Corny keg beer out disconnect fittings

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Georgedgerton

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For ages now I have been having trouble getting the black beer-out fittings off Corny kegs after a session. I like to take them off after an O ring split during the night, and by the next morning there was a river of beer running through the garage. I have several kegs and even changed disconnects . lately its been almost impossible to get them off. The only common thing in the problem is most of my disconnect (which I have quite a few) were purchased at the same time. Is it possible I have got a suspect batch?
 

Grok

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Are you putting a bit of lube on the Oring of the post before connecting?
Or maybe they're getting gummed up with old beer?
 

Georgedgerton

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Are you putting a bit of lube on the Oring of the post before connecting?
Or maybe they're getting gummed up with old beer?
No, we're talking about disconnects that have been on for a day
 

Georgedgerton

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Are they the stainless variety by chance?
No, plastic variety. I had several generic varieties plus new old stock Corny connectors. I had also wondered if there was a minor differnce in O Ring size that was causing the grief
 

raturay

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I have the same issue at times. I've lubed the post which hasn't helped. I had one disconnect where the ball bearings all fell out trying to get it off. I just put it down to the general lack of quality and quality control that's evident in so many things these days. But, perhaps I should pull one apart and have a good look at it.
 

hotwaterpls

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Usually a little lube on the o-ring (keg and/or disconnect) makes a big difference (not necessarily every time you disconnect / every day, but periodically).

I often have a small amount of spillage when removing a disconnect, so that might be building up on the keg post causing the disconnect to be a little more 'sticky'. Cold temp might also contribute to the issue. I have some newer low profile disconnects and find them quite tough to get off sometimes, though a little twist while lifting seems to help release.

There is an o-ring inside the disconnect (not when you disassemble, but within the bit that goes onto the keg) so might be worth a look there. Could also just be time to replace keg o-rings? I imagine if there's a little nick or something it may catch and make it hard to remove the disconnect (may not be able to see visibly).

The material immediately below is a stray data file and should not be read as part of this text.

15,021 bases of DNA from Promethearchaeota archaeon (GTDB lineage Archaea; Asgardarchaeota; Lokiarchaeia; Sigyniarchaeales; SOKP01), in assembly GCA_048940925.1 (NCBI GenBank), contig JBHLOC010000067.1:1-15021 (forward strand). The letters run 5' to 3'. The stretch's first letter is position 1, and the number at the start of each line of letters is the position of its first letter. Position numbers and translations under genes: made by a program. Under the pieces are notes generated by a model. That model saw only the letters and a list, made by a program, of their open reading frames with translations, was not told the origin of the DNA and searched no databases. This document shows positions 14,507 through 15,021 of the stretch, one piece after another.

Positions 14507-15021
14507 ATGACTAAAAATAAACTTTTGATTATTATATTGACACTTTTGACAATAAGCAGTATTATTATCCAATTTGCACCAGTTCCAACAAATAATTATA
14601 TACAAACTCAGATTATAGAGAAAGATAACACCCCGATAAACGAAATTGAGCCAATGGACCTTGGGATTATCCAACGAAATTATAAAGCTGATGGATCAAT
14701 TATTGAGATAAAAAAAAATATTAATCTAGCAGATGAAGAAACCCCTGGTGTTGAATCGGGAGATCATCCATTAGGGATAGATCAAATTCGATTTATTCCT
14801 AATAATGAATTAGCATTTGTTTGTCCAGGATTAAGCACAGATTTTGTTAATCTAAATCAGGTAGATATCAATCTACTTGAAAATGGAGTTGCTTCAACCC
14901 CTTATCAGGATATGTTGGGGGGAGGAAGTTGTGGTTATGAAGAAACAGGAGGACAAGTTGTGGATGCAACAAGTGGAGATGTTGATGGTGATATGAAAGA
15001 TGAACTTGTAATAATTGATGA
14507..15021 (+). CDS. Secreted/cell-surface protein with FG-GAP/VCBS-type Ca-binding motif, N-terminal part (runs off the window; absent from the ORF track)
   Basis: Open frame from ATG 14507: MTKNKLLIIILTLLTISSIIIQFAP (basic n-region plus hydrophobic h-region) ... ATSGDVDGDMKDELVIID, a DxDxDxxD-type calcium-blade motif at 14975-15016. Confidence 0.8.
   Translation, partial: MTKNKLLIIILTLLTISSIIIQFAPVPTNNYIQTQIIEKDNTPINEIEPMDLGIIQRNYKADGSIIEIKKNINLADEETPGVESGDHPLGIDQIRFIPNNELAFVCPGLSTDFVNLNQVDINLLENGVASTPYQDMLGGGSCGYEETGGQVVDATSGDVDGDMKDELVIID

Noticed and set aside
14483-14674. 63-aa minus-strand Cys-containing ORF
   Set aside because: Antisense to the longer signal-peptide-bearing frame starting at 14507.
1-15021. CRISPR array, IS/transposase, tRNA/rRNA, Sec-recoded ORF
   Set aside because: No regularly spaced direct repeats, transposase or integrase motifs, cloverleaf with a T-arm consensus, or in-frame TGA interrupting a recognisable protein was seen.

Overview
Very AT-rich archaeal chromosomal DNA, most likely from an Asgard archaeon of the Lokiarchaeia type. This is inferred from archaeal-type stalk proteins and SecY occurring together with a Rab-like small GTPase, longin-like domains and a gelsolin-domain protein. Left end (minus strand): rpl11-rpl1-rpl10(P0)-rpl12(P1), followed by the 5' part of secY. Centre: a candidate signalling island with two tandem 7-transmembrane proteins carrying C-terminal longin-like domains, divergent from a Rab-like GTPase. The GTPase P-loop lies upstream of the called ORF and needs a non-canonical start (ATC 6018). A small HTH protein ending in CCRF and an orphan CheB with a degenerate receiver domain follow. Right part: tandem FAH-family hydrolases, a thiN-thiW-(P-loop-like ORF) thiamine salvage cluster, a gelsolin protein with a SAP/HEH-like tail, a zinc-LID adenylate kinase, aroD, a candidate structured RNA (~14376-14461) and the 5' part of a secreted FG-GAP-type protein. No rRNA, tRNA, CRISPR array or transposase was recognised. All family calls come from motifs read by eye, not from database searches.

As with any troubleshooting, try same disconnect on different keg, try new disconnect on same keg, lube everything, replace o-rings... eliminate variables one by one and see if anything improves.
 

Georgedgerton

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Usually a little lube on the o-ring (keg and/or disconnect) makes a big difference (not necessarily every time you disconnect / every day, but periodically).

I often have a small amount of spillage when removing a disconnect, so that might be building up on the keg post causing the disconnect to be a little more 'sticky'. Cold temp might also contribute to the issue. I have some newer low profile disconnects and find them quite tough to get off sometimes, though a little twist while lifting seems to help release.

There is an o-ring inside the disconnect (not when you disassemble, but within the bit that goes onto the keg) so might be worth a look there. Could also just be time to replace keg o-rings? I imagine if there's a little nick or something it may catch and make it hard to remove the disconnect (may not be able to see visibly).

As with any troubleshooting, try same disconnect on different keg, try new disconnect on same keg, lube everything, replace o-rings... eliminate variables one by one and see if anything improves.
I have even tried replacing O rings with each new clean and refill, still no good. I'm suspect that temperature also plays a part as I never seem to have issues getting them on or off when trialing with empty kegs that aren't cold. Thank for the response, appreciate it
 

Georgedgerton

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I have the same issue at times. I've lubed the post which hasn't helped. I had one disconnect where the ball bearings all fell out trying to get it off. I just put it down to the general lack of quality and quality control that's evident in so many things these days. But, perhaps I should pull one apart and have a good look at it.
I also think QC is a potential problem. thanks